The Barbarians by F. van Wyck Mason
Pocket Books, 1954 (originally published 1934), 249 pp.
This review originally appeared in Scrolls of Legendry #1.
Cealwyn was once a Celtic prince but is now a slave. He was captured by the Carthaginian noble Adherbal, who ravished and slew his sister Creoda. Cealwyn attempts a daring escape. Although he fails, Adherbal’s niece Tiratha is impressed by his heroic manliness and demands the Celt be given to her. Cealwyn, not wanting to end up like all of Tiratha’s other pleasure slaves, plots a revolt with a native of Rome and a Greek mercenary. It does not quite go as planned, but he manages to break free and rescue Tiratha’s chaste handmaiden, Valeria (did Robert E. Howard read this novel?), thus bringing him one step closer to fulfilling his oath of revenge against Carthage.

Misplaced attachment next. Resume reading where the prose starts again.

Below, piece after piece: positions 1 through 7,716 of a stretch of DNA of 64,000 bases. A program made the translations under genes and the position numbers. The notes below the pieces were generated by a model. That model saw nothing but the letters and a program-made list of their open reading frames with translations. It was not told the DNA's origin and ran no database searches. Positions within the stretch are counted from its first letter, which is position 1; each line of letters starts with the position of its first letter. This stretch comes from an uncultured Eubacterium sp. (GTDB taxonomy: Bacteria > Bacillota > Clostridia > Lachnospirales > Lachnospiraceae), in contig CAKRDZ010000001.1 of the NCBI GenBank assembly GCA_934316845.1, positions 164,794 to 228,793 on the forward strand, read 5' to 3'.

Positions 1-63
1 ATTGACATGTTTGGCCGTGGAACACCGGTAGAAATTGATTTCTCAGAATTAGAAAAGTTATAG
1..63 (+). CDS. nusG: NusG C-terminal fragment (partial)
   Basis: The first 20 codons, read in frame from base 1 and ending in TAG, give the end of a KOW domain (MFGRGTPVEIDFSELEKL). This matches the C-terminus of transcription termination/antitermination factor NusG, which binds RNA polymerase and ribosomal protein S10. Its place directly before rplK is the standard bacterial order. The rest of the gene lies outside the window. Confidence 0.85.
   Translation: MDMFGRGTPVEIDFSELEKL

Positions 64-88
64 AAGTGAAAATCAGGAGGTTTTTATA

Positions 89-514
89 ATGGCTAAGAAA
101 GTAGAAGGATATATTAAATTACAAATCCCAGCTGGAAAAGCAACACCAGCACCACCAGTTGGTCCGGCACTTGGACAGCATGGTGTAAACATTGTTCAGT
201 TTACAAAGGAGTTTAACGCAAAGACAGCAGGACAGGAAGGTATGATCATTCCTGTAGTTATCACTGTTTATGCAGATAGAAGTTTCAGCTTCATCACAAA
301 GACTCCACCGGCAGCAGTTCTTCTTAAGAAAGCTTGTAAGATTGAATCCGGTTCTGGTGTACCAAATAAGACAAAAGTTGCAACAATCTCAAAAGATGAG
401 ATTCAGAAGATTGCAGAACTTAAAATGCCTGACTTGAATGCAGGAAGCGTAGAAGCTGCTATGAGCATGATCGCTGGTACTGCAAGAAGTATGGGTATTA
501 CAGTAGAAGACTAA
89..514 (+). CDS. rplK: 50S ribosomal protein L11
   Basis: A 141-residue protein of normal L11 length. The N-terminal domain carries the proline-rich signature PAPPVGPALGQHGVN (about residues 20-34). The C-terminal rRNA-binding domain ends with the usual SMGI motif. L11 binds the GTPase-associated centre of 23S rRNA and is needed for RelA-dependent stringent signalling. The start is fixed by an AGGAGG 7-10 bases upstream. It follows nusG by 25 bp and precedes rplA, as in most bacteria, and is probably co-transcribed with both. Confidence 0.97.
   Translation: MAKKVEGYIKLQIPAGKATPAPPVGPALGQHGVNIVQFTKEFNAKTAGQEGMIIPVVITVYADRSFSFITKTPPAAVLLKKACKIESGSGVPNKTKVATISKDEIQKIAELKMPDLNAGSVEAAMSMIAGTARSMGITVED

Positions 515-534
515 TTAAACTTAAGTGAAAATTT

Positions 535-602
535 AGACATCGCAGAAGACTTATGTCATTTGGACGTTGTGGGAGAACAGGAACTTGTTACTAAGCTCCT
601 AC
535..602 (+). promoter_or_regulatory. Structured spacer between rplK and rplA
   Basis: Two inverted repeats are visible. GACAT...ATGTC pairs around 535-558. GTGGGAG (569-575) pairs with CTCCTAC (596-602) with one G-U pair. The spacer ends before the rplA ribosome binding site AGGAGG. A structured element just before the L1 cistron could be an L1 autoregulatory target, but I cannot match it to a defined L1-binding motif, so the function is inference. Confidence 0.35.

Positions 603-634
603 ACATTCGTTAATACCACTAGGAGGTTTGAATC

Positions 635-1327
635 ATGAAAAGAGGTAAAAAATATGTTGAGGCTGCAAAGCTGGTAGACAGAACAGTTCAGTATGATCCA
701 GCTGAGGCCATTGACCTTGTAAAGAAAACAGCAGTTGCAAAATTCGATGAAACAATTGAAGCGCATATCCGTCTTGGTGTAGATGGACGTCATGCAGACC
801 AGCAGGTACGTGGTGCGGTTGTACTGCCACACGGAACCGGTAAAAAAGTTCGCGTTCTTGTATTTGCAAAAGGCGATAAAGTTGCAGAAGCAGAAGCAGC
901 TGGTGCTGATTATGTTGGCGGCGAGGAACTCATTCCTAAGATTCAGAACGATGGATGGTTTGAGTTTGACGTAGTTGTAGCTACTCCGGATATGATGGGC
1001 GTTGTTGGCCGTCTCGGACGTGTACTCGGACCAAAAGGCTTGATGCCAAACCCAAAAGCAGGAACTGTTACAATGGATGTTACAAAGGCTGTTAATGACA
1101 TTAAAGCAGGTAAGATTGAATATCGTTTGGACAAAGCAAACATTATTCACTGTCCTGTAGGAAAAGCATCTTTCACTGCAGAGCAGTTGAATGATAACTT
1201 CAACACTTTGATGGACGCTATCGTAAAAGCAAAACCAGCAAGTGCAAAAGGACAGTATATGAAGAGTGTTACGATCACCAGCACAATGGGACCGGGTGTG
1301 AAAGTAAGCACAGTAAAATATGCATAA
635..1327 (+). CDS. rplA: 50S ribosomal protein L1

It’s interesting to note that when Cealwyn is enslaved, he works in the mills pushing a large wheel like in the film Conan the Barbarian. (Did John Milius read this novel?)
I’ve found that the hardest reviews to write are the ones where I don’t have much to complain about. When it comes to historical action novels, it doesn’t get much better than this. Recommended? No, that’s not strong enough. Not for wimps!